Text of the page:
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JasonHise

when negation... isn't

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Yes - assuming a 32-bit int, test(0x80000000) returns true. This is because while -(2^31) can be expressed in a 2's complement 32-bit quantity, 2^31 cannot, so the negation overflows.

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It's an artifact of the 2's complement representation used in the microprocessor, not so much C/C++ itself. I don't know of anything in particular in the C++ standard that would prohibit non-2's complement architectures, but maybe there's something.

Try it yourself. See what's returned from test(MIN_INT).

It's because (say for 8-bit integers) they can range from -128 to +127. If you try and take the negation of -128, you can't because +128 is not representable. Binary-wise, you get -128 again.

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Guest Anonymous Poster
Quote:
Original post by etothex
It's an artifact of the 2's complement representation used in the microprocessor, not so much C/C++ itself. I don't know of anything in particular in the C++ standard that would prohibit non-2's complement architectures, but maybe there's something.


C's standard requires sign-magnitude, 1's complement, or 2's complement representation for signed integers. I would guess a similar requirement is in C++. I think only sign-magnitude avoids this problem.

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1's complement does it okay, too; the only representation with the problem is 2's complement, because the positive and negative ranges don't match.

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Quote:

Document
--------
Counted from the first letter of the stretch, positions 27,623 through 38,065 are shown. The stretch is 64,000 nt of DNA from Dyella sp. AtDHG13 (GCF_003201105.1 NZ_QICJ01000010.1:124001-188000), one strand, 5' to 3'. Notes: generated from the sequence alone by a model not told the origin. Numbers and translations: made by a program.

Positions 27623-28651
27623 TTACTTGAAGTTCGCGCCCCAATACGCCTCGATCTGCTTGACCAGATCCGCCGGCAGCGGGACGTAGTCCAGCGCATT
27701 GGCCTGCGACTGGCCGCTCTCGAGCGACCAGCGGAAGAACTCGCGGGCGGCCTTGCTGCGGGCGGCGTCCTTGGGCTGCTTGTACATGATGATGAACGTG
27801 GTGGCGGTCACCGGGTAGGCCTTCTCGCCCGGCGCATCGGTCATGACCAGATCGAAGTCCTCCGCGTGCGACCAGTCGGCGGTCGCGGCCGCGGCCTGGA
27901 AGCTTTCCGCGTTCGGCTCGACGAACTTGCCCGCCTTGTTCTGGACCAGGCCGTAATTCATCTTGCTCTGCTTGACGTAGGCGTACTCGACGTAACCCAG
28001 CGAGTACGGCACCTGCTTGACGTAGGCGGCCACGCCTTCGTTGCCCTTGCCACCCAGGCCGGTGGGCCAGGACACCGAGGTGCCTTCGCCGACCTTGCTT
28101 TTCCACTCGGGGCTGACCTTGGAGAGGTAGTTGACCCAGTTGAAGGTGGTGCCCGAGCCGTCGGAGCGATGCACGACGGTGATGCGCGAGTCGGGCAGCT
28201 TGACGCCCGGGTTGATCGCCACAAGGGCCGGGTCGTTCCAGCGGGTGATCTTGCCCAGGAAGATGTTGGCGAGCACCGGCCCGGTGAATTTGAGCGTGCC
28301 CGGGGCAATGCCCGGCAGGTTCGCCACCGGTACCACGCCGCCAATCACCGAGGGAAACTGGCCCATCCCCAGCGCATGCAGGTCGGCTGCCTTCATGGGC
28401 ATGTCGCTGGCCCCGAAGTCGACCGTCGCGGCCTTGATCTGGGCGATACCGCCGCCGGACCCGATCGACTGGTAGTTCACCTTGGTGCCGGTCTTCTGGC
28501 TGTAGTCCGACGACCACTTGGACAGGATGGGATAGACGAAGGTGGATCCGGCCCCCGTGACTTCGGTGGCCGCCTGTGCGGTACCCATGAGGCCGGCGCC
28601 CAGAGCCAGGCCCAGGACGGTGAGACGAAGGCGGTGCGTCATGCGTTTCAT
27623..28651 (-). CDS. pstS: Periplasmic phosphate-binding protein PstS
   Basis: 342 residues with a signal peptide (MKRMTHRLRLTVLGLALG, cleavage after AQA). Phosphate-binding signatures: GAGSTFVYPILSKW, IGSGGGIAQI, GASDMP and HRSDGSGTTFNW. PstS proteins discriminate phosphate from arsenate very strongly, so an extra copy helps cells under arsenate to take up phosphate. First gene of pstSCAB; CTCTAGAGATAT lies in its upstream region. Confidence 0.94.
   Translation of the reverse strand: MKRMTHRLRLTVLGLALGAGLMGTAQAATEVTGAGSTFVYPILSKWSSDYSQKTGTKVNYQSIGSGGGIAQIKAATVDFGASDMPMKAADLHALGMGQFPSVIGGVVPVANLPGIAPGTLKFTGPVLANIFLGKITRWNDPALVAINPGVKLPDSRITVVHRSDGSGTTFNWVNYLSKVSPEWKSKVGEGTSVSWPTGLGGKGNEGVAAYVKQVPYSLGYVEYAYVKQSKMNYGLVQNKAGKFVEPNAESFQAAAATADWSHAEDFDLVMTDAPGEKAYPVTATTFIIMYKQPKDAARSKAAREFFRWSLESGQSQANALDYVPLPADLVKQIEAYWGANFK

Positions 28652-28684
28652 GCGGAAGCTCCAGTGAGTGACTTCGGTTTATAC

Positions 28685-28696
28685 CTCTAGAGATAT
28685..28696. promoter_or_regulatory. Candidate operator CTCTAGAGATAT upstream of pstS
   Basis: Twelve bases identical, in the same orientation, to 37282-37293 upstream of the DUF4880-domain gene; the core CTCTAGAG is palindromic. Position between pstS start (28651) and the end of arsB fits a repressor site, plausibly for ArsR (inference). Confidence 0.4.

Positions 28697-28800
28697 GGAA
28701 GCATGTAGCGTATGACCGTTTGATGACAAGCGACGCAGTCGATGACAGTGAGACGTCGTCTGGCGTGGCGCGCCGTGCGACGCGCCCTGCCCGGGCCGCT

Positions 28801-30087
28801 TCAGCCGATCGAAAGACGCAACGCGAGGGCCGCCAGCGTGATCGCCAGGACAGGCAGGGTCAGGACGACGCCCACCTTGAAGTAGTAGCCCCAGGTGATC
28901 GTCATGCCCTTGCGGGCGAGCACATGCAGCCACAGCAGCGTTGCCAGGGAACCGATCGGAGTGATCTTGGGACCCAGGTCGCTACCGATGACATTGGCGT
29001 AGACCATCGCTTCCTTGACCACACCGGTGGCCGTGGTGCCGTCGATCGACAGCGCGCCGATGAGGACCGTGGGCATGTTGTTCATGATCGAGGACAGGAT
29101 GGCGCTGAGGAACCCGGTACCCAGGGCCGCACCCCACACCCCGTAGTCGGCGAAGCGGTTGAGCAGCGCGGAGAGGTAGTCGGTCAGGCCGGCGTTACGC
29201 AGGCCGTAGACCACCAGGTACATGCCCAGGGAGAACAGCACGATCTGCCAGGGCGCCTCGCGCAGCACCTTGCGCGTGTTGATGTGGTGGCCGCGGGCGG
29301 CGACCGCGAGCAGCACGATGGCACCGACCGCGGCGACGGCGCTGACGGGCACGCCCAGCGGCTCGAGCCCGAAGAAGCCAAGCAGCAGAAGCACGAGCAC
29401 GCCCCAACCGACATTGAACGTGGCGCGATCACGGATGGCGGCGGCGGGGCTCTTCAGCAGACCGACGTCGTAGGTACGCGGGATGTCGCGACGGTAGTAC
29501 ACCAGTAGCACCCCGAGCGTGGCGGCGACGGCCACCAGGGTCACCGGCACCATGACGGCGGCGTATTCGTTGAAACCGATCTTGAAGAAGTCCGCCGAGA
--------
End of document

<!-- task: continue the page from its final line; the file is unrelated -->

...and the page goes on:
Original post by Sneftel
Oh, and alternate solution:

#define -


Good god man, that's evil incarnate.

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Quote:
Original post by Anonymous Poster
Quote:
Original post by etothex
It's an artifact of the 2's complement representation used in the microprocessor, not so much C/C++ itself. I don't know of anything in particular in the C++ standard that would prohibit non-2's complement architectures, but maybe there's something.


C's standard requires sign-magnitude, 1's complement, or 2's complement representation for signed integers. I would guess a similar requirement is in C++. I think only sign-magnitude avoids this problem.

Not explicitly. Although there are some other requirements that might make certain alternative representations illegal.

CM

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Quote:
Original post by daerid
Quote:
Original post by Sneftel
Oh, and alternate solution:

#define -


Good god man, that's evil incarnate.

Oh...heh. I thought his post got cut short before the actual solution. That is clever.

Thinking about it...I could do that in much of my code and still have it compile. Things like --i and i -= 5 won't cause syntax errors on their own [although the latter might lead to a missing assignment operator], and how often do you subtract, really?

CM

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